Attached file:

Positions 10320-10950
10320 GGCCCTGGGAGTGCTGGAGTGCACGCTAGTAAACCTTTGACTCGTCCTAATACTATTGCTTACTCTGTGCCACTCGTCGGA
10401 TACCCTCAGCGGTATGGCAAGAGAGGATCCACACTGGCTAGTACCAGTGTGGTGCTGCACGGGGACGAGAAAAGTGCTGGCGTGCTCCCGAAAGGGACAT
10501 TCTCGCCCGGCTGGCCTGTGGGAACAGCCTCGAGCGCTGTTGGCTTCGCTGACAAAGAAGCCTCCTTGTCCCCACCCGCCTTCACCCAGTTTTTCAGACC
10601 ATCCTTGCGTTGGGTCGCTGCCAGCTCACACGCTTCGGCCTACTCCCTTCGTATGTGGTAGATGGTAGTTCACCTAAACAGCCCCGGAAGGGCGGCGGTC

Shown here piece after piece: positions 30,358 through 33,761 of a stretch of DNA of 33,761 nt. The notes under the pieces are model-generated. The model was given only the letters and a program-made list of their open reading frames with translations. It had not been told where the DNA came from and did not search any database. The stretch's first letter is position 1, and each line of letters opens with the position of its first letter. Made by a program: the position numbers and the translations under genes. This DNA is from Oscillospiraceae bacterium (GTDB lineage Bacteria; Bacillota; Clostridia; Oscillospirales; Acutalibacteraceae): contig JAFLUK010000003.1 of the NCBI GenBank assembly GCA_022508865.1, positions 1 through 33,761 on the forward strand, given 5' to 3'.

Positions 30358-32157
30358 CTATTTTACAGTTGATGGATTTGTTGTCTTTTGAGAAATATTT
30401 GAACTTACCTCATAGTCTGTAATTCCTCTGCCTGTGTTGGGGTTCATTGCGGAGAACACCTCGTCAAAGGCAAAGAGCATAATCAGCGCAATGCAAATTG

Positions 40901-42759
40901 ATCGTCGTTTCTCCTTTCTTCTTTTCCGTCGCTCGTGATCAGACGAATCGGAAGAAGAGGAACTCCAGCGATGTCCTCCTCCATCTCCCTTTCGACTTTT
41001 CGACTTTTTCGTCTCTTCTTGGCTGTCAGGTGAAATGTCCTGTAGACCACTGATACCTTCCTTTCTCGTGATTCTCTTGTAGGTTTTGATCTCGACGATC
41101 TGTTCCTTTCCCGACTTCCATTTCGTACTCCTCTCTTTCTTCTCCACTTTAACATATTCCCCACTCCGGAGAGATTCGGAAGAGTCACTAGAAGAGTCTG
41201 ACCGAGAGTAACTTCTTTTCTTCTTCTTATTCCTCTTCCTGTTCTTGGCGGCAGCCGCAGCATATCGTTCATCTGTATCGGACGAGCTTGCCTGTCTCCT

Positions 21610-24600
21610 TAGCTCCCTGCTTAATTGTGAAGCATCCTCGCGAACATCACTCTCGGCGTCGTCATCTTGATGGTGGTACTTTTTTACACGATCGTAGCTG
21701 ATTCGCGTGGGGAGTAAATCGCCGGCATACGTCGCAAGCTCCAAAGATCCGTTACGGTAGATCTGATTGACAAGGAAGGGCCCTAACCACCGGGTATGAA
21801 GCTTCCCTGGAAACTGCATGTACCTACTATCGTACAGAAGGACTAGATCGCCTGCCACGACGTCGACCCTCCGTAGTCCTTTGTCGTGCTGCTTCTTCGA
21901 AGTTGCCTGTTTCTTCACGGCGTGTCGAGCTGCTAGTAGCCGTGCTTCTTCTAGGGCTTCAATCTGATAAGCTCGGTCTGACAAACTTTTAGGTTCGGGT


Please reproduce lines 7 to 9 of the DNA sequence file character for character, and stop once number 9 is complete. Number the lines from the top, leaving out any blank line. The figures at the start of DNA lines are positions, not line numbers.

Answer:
Positions 30358-32157
30358 CTATTTTACAGTTGATGGATTTGTTGTCTTTTGAGAAATATTT
30401 GAACTTACCTCATAGTCTGTAATTCCTCTGCCTGTGTTGGGGTTCATTGCGGAGAACACCTCGTCAAAGGCAAAGAGCATAATCAGCGCAATGCAAATTG